This step sounds easy, but people sometimes leave wills in hard-to-find places without necessarily telling anyone.
The deceased may have several wills, and you will need to locate the final one. For this, you may need to contact the deceased’s spouse and/or lawyer or request access to a safe.
Codicils are legally enforceable changes to a will that can explain, modify or revoke the will.
Obtain the original death certificate
You, the spouse or next of kin will need to fill out a Registration of Death form. This must be sent to the local registry. A formal death certificate will then be issued.
Arrange the funeral
You will need to arrange for the burial or cremation of the deceased. Instructions may have been left in the will and are usually followed though there is no legal obligation to do so.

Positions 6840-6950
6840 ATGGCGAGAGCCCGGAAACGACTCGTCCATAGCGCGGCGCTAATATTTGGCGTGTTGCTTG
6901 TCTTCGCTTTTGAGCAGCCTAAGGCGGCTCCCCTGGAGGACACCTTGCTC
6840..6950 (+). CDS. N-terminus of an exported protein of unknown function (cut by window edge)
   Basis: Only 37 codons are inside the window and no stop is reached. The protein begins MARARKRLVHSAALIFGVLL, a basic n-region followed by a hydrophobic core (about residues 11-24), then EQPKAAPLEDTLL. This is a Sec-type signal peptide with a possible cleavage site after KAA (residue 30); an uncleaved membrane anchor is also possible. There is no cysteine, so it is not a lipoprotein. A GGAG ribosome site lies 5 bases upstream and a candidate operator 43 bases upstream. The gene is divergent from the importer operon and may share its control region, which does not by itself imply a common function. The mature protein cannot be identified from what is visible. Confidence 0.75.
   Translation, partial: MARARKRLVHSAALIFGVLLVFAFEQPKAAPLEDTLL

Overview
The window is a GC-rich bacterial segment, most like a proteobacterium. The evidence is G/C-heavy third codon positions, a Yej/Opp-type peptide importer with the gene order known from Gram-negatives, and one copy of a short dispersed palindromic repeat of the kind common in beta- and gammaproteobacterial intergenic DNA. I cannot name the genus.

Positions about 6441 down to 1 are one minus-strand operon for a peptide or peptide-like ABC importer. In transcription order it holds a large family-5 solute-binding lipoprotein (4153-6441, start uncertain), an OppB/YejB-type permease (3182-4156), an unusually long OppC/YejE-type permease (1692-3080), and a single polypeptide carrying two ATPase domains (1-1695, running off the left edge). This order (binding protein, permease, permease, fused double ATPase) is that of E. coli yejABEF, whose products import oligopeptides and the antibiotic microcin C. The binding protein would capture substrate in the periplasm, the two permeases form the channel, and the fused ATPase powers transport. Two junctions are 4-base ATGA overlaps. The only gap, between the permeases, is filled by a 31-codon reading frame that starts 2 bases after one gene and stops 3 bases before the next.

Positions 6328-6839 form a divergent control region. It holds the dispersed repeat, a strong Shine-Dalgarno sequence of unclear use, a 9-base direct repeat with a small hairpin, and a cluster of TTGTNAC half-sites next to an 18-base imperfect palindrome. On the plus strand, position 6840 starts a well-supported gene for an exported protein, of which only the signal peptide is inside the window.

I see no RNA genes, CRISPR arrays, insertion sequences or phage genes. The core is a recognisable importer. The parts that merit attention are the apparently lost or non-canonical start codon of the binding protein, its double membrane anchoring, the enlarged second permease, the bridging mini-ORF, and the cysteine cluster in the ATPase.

Make a list of all assets/debts
The executor must review the deceased’s finances and start gathering relevant details of any debts owing and make a list of assets including property, savings, investments, pension plans, insurance benefits, etc.
This should be compiled along with the names of the beneficiaries who will receive the assets.
Inform creditors to the estate
It is the responsibility of the personal representative to inform creditors that the deceased has passed away and to make contact if there is a claim against the estate.
You may want to place an ad in the local newspaper to accomplish this, as it can protect you against personal liability. Claimants have one month to contact you to make a claim.
Manage and secure the assets
If probate is required, there may be a significant waiting period before assets can be transferred to beneficiaries. The executor needs to manage and secure these assets. For instance, valuables need to be stored and a business, property or vehicles may need to be managed.